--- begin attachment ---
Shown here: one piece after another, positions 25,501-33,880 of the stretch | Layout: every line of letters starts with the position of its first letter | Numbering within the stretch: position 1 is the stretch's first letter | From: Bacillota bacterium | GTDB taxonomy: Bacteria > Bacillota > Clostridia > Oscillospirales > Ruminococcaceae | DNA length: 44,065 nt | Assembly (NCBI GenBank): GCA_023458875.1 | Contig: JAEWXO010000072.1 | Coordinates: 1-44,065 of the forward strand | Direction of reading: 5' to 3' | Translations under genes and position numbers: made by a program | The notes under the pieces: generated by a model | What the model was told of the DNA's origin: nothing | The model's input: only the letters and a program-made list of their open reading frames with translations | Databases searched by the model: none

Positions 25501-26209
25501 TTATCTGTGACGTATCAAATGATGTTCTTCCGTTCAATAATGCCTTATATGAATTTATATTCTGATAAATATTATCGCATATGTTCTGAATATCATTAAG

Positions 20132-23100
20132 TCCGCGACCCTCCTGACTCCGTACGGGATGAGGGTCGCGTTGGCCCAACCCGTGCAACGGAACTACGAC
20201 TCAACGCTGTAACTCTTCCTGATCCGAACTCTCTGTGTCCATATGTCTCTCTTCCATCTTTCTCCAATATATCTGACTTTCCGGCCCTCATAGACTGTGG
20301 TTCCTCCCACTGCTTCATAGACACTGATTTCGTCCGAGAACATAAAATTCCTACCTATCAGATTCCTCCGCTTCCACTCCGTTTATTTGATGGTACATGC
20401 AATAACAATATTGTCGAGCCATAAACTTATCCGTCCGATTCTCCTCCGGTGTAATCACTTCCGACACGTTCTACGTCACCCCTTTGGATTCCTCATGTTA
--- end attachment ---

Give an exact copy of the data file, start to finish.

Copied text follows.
Shown here: one piece after another, positions 25,501-33,880 of the stretch | Layout: every line of letters starts with the position of its first letter | Numbering within the stretch: position 1 is the stretch's first letter | From: Bacillota bacterium | GTDB taxonomy: Bacteria > Bacillota > Clostridia > Oscillospirales > Ruminococcaceae | DNA length: 44,065 nt | Assembly (NCBI GenBank): GCA_023458875.1 | Contig: JAEWXO010000072.1 | Coordinates: 1-44,065 of the forward strand | Direction of reading: 5' to 3' | Translations under genes and position numbers: made by a program | The notes under the pieces: generated by a model | What the model was told of the DNA's origin: nothing | The model's input: only the letters and a program-made list of their open reading frames with translations | Databases searched by the model: none

Positions 25501-26209
25501 TTATCTGTGACGTATCAAATGATGTTCTTCCGTTCAATAATGCCTTATATGAATTTATATTCTGATAAATATTATCGCATATGTTCTGAATATCATTAAG

Positions 20132-23100
20132 TCCGCGACCCTCCTGACTCCGTACGGGATGAGGGTCGCGTTGGCCCAACCCGTGCAACGGAACTACGAC
20201 TCAACGCTGTAACTCTTCCTGATCCGAACTCTCTGTGTCCATATGTCTCTCTTCCATCTTTCTCCAATATATCTGACTTTCCGGCCCTCATAGACTGTGG
20301 TTCCTCCCACTGCTTCATAGACACTGATTTCGTCCGAGAACATAAAATTCCTACCTATCAGATTCCTCCGCTTCCACTCCGTTTATTTGATGGTACATGC
20401 AATAACAATATTGTCGAGCCATAAACTTATCCGTCCGATTCTCCTCCGGTGTAATCACTTCCGACACGTTCTACGTCACCCCTTTGGATTCCTCATGTTA